If you think of AI only as “task automation,” you overlook the benefits of using AI for “thought automation” and “learning automation.” Remember: AI replicates human thought, but then the software—with algorithms which aren’t restricted by predetermined target variables, rules or regulations—proceeds to make assumptions. It learns on its own with little to no human intervention. AI can perform these mathematical computations that exceed human capacity at exponential rates.
So if you’re leveraging AI to extract data insights deeper than any information a human can provide—and doing this faster than any human can perform—you'll be better able to react and make strategic decisions faster. These insights which may be “hidden” to humans, such as granular trends, data anomalies and correlations, are more easily detectable by AI.
But speed isn’t the only competitive advantage. Yes, CFOs need the ability to make strategic decisions quickly—something which AI can certainly help accomplish—but you also need to ensure you’re leveraging AI to the same level as your competitors. This means considering as many variables as possible when processing data (more on this below).
3. Decreasing Risks Through Better Planning and Scenario Analysis
20.8% of business leaders were interested in preparing for scenarios to mitigate risks.
When you’re running what-if scenarios to test your organization’s plans, which variables are you incorporating into your analysis? While you assess how pricing, demand and other common variables may impact your bottom line, AI can evaluate so much more.
What if you could analyze micro details such as social media posts? What about broad parameters such as competition? What if you could calculate how external forces, such as the COVID-19 crisis and its supply chain disruption, impact your bottom line?
AI can evaluate millions of data points—combining or isolating parameters to identify the level of impact for each—to remove human bias. This will more accurately project your worst-case and best-case scenarios.
Now if you’re planning long term, you’ll need to account for technological advancements, human behavioral changes that result from these changes and what laws may pass to regulate these evolutions. Any long-term planning involving AI—while it requires little to no human intervention—still needs ongoing human monitoring to align with sudden external shifts and to maintain validity.
With its considerable seasonal fluctuations—and heightened uncertainty in times of economic crisis and disruption—AI is well-suited for analyzing financial data, to which it can apply its algorithmic processing power to improve budgeting and forecasting accuracy.
By implementing AI to understand how events can impact your business, you’re quantifying what’s been perceived as unquantifiable. You’re minimizing risk more effectively with machines, while still leaving the strategic decisions to your human leaders.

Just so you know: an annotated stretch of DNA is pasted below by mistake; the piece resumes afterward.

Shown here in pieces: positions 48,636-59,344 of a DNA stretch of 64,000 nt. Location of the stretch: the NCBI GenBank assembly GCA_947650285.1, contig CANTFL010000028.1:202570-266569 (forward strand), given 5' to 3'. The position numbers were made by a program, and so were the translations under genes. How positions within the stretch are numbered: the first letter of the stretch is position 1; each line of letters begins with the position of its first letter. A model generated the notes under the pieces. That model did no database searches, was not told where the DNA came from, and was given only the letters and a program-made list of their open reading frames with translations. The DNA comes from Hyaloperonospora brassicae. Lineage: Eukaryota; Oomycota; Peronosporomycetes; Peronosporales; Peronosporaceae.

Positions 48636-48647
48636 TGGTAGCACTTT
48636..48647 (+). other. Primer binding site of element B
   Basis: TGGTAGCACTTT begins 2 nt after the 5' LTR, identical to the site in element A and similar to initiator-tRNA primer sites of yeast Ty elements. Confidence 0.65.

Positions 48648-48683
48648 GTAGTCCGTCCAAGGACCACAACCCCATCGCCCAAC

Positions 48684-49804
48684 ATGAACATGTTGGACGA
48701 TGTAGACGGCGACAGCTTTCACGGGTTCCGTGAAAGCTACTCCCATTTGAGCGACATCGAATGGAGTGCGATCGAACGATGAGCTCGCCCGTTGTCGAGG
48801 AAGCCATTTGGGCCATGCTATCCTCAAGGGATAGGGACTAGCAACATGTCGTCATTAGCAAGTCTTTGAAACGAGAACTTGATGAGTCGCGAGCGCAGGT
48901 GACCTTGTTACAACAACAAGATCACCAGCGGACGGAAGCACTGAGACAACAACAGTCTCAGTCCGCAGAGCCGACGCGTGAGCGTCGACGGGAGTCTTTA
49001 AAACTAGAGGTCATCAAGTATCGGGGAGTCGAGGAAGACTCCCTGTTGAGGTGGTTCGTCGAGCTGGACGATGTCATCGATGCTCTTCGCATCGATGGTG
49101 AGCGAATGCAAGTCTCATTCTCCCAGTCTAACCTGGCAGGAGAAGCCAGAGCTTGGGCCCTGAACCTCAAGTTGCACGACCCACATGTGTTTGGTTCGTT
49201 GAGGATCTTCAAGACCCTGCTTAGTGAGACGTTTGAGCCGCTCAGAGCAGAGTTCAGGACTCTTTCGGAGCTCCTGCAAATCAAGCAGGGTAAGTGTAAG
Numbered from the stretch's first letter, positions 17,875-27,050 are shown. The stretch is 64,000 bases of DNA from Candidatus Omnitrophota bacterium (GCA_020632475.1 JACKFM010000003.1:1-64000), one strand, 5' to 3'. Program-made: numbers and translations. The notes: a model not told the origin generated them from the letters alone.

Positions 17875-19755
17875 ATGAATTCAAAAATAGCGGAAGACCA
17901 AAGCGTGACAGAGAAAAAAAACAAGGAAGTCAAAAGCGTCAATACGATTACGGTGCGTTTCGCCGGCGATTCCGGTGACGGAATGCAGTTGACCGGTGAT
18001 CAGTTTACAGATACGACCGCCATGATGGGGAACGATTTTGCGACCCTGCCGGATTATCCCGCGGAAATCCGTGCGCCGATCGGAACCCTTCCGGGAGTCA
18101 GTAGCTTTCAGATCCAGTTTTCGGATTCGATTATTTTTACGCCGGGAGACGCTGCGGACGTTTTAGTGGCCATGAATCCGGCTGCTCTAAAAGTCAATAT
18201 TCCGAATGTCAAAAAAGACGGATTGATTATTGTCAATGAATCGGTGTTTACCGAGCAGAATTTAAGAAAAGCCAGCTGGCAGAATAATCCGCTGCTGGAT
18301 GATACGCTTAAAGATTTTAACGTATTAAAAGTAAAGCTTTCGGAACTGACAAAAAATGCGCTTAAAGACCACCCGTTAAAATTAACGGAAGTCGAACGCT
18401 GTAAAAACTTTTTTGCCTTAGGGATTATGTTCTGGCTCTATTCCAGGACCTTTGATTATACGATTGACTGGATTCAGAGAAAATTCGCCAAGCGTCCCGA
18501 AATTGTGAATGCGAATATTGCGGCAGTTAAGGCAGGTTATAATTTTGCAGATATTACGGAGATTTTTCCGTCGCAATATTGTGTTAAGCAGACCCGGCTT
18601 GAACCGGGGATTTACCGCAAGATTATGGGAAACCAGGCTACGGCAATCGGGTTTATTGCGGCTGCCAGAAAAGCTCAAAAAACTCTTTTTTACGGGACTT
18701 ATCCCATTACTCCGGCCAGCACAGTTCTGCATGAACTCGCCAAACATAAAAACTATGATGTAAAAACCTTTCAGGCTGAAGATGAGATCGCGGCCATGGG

So, how can you get started and which “machine” should you choose?
One of the most established and robust analytics and business intelligence platforms on the market is Microsoft Power BI. If you’re a Premium user, you already have access to AI Insights—a powerful feature which includes pre-trained ML models that can enhance your data analysis processes. If your company has little AI development logic, this out-of-box offering is an effective starting point. As your organization becomes more familiar with algorithms, you’ll develop more organizational data, visualize your data better and discover deeper insights to get the most out of your data.
With Vena’s Power BI Connector, you can leverage Microsoft’s AI-powered reporting platform—tightly integrated to Vena’s Excel-based Complete Planning platform—to extract these deeper insights. By choosing an AI platform that’s within the established Microsoft ecosystem, the pool of talent required to build and maintain AI for your organization is much larger and more experienced than if you were to implement a newer AI platform.
Growth of AI in FP&A
It all sounds pretty great, right? So why haven’t more organizations implemented AI in their FP&A (or at least started learning about it) in the past year?
Neither number—the 7% of organizations using it already or the 30% in the learning stage—has changed since our 2020 Industry Benchmark Report. Does this indicate that the COVID-19 crisis, which spurred a disruption in the supply chain, also disrupted companies’ plans to start implementing AI?
During an economic crisis, with the amplified uncertainty and risks to financial data, humans can use the power of AI to mitigate any perceived threats. AI won’t replace humans—humans will still ultimately make the final decisions. But by better aligning your FP&A with AI, you’ll save on costs, gain a competitive advantage and mitigate risk much more effectively.
Like what we’ve seen with cloud-based solutions in the early 2010s, by the early 2030s, most FP&A teams will have implemented AI in some capacity, some will still be browsing and the remaining few will still be planning to “look into it sometime.”
If you’re still in the “browsing” stage, take a moment to ask your team: “What objectives do we want to achieve by implementing AI technology in our FP&A processes?”
That’s the first step to joining other forward-thinking, early adopters who’ve embraced the power of AI and the untapped potential it has to offer the world of finance.
To learn what other business leaders are doing and what next steps you can take to future-proof your organization, download your FREE copy of The State of Strategic Finance: Vena’s 2021 Industry Benchmark Report.